Tuesday, October 31, 2006

Scott Adams on voting machines.


Now dont get me wrong theres a 100% chance that the voting machines will
get hacked and all future elections will be rigged. But that doesnt mean
well get a worse government. It probably means that the choice of the next
American president will be taken out of the hands of deep-pocket,
autofellating, corporate shitbags and put it into the hands of some
teenager in Finland. How is that not an improvement? "

Statistically speaking, any hacker who is skilled enough to rig the
elections will also be smart enough to select politicians that believe in
. . . oh, lets say for example, science.

Is it too late to start selling bumper stickers that say 'I think I

Sunday, October 29, 2006

myspace hacked?

From http://news.netcraft.com/

Netcraft has discovered that the social networking site, MySpace, appears
to have been compromised by phishers who have presented a spoof login form
on the main site. This modified login form is designed to submit the
victim's username and password to a remote server hosted in France.

Netcraft has notified MySpace of the issue, although it currently remains
live. Because the fraudulent login page is hosted on MySpace's own servers
and does not exhibit any signs of external content, such as cross-site
scripting (XSS) or open redirects, it is convincing and even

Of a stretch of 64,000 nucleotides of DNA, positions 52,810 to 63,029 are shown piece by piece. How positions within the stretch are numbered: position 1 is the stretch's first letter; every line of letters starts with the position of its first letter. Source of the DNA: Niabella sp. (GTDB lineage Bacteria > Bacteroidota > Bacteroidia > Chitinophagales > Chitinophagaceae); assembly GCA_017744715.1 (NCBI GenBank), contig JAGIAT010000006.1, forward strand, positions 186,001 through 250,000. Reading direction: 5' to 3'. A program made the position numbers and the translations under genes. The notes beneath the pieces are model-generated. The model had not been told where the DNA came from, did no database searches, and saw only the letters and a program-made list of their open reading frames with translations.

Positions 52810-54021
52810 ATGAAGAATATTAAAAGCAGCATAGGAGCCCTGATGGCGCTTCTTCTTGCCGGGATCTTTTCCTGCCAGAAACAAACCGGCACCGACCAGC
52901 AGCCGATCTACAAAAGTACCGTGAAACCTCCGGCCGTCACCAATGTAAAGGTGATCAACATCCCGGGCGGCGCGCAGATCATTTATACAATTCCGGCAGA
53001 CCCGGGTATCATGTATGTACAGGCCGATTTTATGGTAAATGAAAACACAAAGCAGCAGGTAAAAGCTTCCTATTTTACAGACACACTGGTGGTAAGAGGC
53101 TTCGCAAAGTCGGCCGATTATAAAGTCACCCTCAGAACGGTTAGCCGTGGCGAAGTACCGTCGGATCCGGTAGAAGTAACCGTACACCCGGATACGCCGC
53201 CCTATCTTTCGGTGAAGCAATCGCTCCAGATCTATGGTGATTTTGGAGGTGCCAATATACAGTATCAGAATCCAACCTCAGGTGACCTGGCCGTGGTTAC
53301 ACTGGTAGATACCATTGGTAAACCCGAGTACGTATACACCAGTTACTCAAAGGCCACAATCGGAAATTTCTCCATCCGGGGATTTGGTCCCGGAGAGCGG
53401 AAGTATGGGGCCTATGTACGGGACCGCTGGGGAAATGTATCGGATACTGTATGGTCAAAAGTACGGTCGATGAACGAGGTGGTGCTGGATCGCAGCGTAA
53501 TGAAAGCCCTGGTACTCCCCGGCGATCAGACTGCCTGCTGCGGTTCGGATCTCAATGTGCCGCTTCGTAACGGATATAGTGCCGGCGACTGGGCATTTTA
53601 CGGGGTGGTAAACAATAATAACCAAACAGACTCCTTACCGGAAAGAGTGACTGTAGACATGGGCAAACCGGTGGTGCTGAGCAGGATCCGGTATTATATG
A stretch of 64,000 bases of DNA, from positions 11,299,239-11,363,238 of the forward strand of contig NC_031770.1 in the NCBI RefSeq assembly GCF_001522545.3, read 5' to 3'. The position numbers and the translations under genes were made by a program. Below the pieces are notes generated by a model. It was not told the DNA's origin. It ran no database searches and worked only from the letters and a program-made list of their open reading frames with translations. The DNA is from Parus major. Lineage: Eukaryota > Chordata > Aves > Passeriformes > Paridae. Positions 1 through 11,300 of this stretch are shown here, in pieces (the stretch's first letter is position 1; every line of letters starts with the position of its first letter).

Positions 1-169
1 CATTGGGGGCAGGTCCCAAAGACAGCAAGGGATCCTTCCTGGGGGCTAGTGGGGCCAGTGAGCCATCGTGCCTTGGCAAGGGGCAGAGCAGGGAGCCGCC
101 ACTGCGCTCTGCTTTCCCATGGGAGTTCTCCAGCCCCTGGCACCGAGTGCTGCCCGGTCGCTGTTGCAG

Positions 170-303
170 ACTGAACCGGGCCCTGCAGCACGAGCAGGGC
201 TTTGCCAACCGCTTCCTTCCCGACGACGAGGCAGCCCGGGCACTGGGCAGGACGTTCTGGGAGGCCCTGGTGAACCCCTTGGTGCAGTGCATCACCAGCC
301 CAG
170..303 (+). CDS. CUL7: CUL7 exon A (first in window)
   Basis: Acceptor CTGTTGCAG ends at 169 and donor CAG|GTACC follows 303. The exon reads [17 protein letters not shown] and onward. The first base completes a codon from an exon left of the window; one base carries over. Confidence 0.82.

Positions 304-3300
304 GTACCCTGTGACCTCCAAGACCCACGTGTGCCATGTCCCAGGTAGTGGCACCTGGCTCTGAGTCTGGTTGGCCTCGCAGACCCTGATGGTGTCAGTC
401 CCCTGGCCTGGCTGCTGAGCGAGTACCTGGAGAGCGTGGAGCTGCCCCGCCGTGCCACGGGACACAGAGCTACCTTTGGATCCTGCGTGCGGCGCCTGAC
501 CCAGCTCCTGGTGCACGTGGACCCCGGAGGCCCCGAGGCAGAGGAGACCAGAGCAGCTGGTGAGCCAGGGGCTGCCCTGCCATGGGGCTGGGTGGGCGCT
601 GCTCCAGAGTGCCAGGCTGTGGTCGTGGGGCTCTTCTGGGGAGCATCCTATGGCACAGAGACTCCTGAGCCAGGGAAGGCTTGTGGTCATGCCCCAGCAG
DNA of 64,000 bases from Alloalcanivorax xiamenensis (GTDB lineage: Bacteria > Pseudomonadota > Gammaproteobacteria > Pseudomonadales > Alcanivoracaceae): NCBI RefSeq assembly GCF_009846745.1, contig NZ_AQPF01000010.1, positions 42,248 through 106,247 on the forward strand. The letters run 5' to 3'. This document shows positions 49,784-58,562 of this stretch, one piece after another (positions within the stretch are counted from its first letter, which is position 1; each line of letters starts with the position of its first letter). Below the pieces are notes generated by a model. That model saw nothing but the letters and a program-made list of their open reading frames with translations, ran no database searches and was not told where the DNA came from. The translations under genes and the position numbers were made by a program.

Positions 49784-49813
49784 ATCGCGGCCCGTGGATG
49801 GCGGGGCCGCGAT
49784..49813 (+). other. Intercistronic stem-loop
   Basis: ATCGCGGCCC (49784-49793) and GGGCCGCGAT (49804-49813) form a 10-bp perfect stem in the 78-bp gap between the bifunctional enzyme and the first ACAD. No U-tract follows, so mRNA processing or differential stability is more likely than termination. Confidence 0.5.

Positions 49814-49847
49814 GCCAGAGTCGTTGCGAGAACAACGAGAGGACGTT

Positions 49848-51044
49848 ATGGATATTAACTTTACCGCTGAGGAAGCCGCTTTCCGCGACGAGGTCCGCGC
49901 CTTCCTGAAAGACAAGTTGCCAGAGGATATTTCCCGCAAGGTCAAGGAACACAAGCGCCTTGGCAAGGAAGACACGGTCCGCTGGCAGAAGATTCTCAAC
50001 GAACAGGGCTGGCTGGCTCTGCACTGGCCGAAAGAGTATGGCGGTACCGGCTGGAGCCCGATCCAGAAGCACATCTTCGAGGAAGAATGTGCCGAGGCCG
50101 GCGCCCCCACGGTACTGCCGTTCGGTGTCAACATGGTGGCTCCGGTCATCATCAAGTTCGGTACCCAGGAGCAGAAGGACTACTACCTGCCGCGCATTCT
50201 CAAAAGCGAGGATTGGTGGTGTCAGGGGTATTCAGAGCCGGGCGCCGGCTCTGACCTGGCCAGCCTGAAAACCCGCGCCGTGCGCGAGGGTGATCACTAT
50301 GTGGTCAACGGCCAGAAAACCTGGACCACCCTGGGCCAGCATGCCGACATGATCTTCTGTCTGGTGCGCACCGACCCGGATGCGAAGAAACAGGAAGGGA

security-conscious users are at risk of becoming victims.

Friday, October 27, 2006

Robert X. Cringely's Hard Drive news

Mark told me about this. It sounds pretty amazing. It sounds good. So
good that it might be vapor-ware. It is coming from Cringely and he tends
to be pretty credible.


He comments:

Who needs flash in general as a mass storage technology? Our 10-gigabyte
0.85-inch drive can spin up, read or write data, then shut down again,
all in less time than it takes to perform the same task using flash
while being just as resistant to shock damage and more resistant to
heat. That 10-gig drive will cost $24 compared to $240 for 10 gigs of
flash, so we expect that our technology will be used for any
application requiring more than 2-gigs of storage. The obvious market
here is mobile phones, which will become media storage devices.

Thursday, October 26, 2006

Housing crash in the USA.

Preamble: this is about housing markets and economics. Skip it if that
bores you.

Historically in the few years following a stock market crash the housing
market booms and busts. (This might be a North American trend.)